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Kazakhstan eyes European investment in mining, energy
Question of the Day
BERLIN — Kazakh officials hope that recent trade deals with Germany and France will lead to a trade pact with the European Union that will fuel the Central Asian nation's economic development.
"The government is making a strong effort to go beyond oil and gas, and is seeking also to diversify its foreign investors, looking beyond China, the U.S. and Russia to Europe," said Robert Cutler, who specializes in energy security and geoeconomics at Carleton University in Ottawa, Canada.
Kazakhstan's economy recovered quickly from the global financial crisis of 2009, soaring to a growth rate of 7.1 percent in the first half of 2011 over the same period the previous year.
But growth rates are slowing: The economy is expected to grow 4.8 percent in 2012, Mr. Cutler said.
This slowing, along with a desire for political stability following social unrest among oil workers in December, prompted Kazakh President Nursultan Nazarbayev to announce in January efforts to further industrialize and diversify the economy.
"The energy sector is currently the single largest contributor to the state coffers and thanks to this, Kazakhstan has impressive economic growth," said Lilit Gevorgyan, an analyst at IHS Global Insight, an economic analysis and marketing intelligence firm in London. "But there are social consequences as well to this type of monotype economy."
'Virtual periodic table of elements'
Ms. Gevorgyan said deadly oil riots in the western town of Zhanaozen in December highlights the vulnerability of the former Soviet republic's long-term political stability. That has prompted Kazakh officials to promote small and medium-sized businesses and a "stronger and wider middle class."
Meanwhile, Europeans are searching for a reliable supply of industrial raw materials — and Kazakhstan's wealth of rare earth and other mineral deposits make it an attractive investment.
"Kazakhstan has long been known to be a virtual periodic table of elements," said Mr. Cutler. "The problems have been to develop the deposits and get them to market in a commercially viable manner."
Copper, zinc and other metals vital for industrial processes already are "on tap," Mr. Cutler said, adding that Kazakhstan now wants partners to help mine its uranium and rare earths.
In turn, "companies from developed capitalist economies have been lining up to try and negotiate deals," he said.
On Feb. 8, Kazakhstan and Germany signed trade and economic development agreements worth a total of $4 billion, which Mr. Nazarbayev described as a "breakthrough" in a joint press statement with German Chancellor Angela Merkel.
Kazakh and French officials discussed similar bilateral deals in mid-February.
One central aspect of the Kazakh-German deal established a partnership on raw materials, industry and technology between the two governments.
One of the world's largest manufacturing sectors, Germany is among the largest consumers of raw materials and depends heavily on the import of industrial metals and minerals.
A steady supply of rare earths — which are used to manufacture items such as computers, batteries, catalytic converters and solar panels — is high on Germany's agenda.
"Access to raw materials is not only dependent on technological possibilities but also on an economic and political framework," German Economics Minister Philipp Rosler said after the deal was signed. "The agreement with Kazakhstan establishes that framework, which will allow [German and Kazakh] businesses to move forward with contracts."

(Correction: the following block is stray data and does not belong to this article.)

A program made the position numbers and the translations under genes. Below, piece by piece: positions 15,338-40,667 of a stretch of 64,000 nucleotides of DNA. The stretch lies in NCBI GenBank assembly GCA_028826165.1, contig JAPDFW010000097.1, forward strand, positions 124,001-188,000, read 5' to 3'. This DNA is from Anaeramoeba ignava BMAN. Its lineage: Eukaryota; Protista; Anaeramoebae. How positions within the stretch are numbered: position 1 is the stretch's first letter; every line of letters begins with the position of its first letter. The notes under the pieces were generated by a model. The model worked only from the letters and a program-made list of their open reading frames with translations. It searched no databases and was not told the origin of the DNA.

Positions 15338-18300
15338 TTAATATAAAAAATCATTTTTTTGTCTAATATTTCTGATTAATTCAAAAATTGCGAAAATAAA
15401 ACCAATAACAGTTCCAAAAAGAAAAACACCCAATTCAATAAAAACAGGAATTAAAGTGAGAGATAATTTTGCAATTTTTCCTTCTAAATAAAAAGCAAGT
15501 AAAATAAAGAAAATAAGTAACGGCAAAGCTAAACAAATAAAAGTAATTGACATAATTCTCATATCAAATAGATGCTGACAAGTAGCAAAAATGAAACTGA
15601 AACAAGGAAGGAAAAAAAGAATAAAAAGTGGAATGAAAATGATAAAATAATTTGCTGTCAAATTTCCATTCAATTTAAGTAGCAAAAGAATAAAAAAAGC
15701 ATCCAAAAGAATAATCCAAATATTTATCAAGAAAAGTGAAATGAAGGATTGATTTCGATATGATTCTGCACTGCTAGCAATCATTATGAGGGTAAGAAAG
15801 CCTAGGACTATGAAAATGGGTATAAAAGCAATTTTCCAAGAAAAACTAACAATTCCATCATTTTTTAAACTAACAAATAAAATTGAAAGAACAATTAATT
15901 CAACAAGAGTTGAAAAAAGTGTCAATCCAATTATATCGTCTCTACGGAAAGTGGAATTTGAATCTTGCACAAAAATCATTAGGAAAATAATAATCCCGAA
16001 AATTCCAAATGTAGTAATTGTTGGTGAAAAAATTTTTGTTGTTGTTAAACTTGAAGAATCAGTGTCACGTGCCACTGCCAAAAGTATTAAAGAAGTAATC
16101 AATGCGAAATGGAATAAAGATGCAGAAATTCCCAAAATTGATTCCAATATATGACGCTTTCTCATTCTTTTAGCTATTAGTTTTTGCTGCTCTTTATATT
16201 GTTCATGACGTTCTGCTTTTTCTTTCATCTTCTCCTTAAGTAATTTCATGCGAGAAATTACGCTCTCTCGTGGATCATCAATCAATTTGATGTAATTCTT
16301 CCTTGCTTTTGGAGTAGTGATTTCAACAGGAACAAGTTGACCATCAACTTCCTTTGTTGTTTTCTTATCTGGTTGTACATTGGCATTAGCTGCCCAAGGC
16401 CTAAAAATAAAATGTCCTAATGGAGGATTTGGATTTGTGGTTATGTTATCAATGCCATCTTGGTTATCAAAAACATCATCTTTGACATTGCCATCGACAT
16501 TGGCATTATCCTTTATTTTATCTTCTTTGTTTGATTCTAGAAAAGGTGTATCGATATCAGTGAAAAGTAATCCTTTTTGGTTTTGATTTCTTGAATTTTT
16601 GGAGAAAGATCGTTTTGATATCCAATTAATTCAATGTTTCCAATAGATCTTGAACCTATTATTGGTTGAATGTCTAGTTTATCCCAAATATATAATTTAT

For Kazakhstan, Germany's expertise in metallurgy and green growth make it an attractive partner, which could pave the way for joint initiatives in other sectors like construction, industrial and agricultural engineering, transport and energy efficiency, analysts said.
While in Berlin, Mr. Nazarbayev appealed to industries to "bring German technology and German machines to Kazakhstan," and work with Kazahks in the chemistry, rare earths, pharmaceuticals, metallurgy and oil and gas sectors.
The Kazakh-German deals were signed just days after Kazakh Foreign Minister Erzhan Kazykhanov revealed on a visit to Washington that his country hopes to sign similar deals with the European Union, which Mrs. Merkel has said Germany would back.
Over the past year, Kazakhstan has renewed economic and trade ties with France, Italy, Great Britain, Austria and Switzerland. In September, Mr. Nazarbayev visited Paris to oversee the signing of agreements on mining, energy and aviation between France and Kazakhstan.
Energy efficiency and environmental sustainability also are becoming increasingly important for Kazakhstan: Mr. Nazarbayev said in Berlin that his nation would adopt a leading role in the promotion of green growth in Central Asia.
The Kazakh Ministry for Industry and New Technology signed a non-legally binding declaration of intent with the German Environment Ministry, promising to deepen cooperation in energy saving, energy efficiency and renewable energy.
In return, the German Environment Ministry has signaled it will support Kazakhstan in creating a national emissions trading scheme modeled on the European one, to be set up this year.
But some observers are not convinced.
"The Kazakh government has hailed plans of developing IT [information technology] and green technologies, but realistically they are likely to continue to focus on the nation's mineral wealth," Ms. Gevorgyan said.
For all the talk of diversification, Ms. Gevorgyan said the big deals still are conducted on the state level and little is done to nurture medium-sized businesses that "still face nepotism, corruption and ineffective bureaucracy."
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